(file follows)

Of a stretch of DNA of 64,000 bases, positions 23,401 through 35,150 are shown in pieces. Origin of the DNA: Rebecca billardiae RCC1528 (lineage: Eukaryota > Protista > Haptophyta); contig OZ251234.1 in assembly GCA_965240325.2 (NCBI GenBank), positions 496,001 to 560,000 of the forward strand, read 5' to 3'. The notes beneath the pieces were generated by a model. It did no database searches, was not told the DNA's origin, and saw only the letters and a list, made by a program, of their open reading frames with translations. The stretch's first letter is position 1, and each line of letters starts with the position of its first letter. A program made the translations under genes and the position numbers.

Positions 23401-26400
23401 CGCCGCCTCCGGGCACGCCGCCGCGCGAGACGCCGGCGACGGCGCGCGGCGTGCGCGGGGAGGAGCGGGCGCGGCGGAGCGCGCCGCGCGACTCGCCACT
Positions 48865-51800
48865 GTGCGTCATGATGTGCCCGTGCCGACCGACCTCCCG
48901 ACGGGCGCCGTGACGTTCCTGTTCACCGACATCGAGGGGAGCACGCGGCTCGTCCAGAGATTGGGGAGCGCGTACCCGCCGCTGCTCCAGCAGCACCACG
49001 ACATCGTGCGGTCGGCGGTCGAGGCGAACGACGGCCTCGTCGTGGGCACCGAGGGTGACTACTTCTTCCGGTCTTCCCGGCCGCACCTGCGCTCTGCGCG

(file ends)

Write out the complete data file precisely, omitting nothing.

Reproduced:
Of a stretch of DNA of 64,000 bases, positions 23,401 through 35,150 are shown in pieces. Origin of the DNA: Rebecca billardiae RCC1528 (lineage: Eukaryota > Protista > Haptophyta); contig OZ251234.1 in assembly GCA_965240325.2 (NCBI GenBank), positions 496,001 to 560,000 of the forward strand, read 5' to 3'. The notes beneath the pieces were generated by a model. It did no database searches, was not told the DNA's origin, and saw only the letters and a list, made by a program, of their open reading frames with translations. The stretch's first letter is position 1, and each line of letters starts with the position of its first letter. A program made the translations under genes and the position numbers.

Positions 23401-26400
23401 CGCCGCCTCCGGGCACGCCGCCGCGCGAGACGCCGGCGACGGCGCGCGGCGTGCGCGGGGAGGAGCGGGCGCGGCGGAGCGCGCCGCGCGACTCGCCACT
Positions 48865-51800
48865 GTGCGTCATGATGTGCCCGTGCCGACCGACCTCCCG
48901 ACGGGCGCCGTGACGTTCCTGTTCACCGACATCGAGGGGAGCACGCGGCTCGTCCAGAGATTGGGGAGCGCGTACCCGCCGCTGCTCCAGCAGCACCACG
49001 ACATCGTGCGGTCGGCGGTCGAGGCGAACGACGGCCTCGTCGTGGGCACCGAGGGTGACTACTTCTTCCGGTCTTCCCGGCCGCACCTGCGCTCTGCGCG